Intended for healthcare professionals

Rapid response to:


The unofficial vaccine educators: are CDC funded non-profits sufficiently independent?

BMJ 2017; 359 doi: (Published 07 November 2017) Cite this as: BMJ 2017;359:j5104

Rapid Response:

To American pediatricians: please, please read this article!

I've known for a long time that the CDC, AAP and other vaccine advocacy groups had serious financial and professional conflicts of interest, but Peter Doshi's investigative report still comes as a shocking revelation. It is hard to grasp the particulars in this web of complexity, but it rings true.

For 30 years I was in the trenches of the infant formula wars, beginning with a seminal article on the health advantages of breastfeeding in wealthy countries. (Cunningham, J Pediatr 1977;90:726) I was also a small cog in the wheels of US pediatric officialdom. In the late 1990s I withdrew from membership in the AAP, largely because of their professional and financial links to the manufacturers of Enfamil, Similac, etc. It was around this time that I also became aware of the non-humanitarian motives driving our immunization programs.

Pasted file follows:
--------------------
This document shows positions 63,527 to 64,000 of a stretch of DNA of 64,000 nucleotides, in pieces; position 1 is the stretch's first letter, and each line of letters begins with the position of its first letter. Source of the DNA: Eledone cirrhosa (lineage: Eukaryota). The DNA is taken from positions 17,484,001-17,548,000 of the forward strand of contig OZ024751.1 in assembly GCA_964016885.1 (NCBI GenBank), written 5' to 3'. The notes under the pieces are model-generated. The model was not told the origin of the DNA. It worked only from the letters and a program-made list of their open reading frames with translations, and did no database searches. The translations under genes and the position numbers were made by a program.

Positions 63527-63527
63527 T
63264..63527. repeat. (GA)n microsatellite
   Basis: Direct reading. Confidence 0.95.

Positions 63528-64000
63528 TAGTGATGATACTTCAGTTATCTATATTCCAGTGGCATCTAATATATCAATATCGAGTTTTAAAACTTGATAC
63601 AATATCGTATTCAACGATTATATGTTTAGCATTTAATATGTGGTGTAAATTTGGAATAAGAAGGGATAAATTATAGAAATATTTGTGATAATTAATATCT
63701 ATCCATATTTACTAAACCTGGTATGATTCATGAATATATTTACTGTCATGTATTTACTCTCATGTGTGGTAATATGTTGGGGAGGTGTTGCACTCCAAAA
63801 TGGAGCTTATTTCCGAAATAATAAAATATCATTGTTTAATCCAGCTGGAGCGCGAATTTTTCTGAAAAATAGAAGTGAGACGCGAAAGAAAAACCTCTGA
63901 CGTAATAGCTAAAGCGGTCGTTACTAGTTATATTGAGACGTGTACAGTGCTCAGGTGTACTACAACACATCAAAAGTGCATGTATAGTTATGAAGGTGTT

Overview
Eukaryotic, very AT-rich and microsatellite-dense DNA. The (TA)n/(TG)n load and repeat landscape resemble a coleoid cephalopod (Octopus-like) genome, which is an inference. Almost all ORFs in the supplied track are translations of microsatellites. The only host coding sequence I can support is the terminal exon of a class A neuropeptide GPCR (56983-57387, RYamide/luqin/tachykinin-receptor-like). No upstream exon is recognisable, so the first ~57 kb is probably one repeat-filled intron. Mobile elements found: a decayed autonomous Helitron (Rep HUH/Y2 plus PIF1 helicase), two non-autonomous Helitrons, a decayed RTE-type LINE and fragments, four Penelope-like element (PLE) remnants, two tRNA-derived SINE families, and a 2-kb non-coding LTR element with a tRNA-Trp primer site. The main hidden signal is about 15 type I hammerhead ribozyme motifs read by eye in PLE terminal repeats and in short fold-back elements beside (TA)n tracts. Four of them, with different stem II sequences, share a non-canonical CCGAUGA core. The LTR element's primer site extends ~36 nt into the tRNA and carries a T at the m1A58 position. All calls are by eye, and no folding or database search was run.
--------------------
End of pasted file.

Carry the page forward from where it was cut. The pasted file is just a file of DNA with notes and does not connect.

There are a few truly lifesaving vaccines on the US immunization schedule, but it has become clear that our knowledge of the long term safety and effectiveness of many vaccines is quite limited. This has not stopped the CDC, AAP and other "non-profits" from bullying families to submit to mandates for any and all vaccines. Near the end of my career as a medical school faculty member I was reprimanded and publicly rebuked by superiors for expressing reservations about vaccine mandates and my doubts about routine flu shots for children.

Read Doshi's article; read it again, and yet again....

Competing interests: No competing interests

08 November 2017
Allan S. Cunningham
Retired pediatrician
Cooperstown NY 13326, USA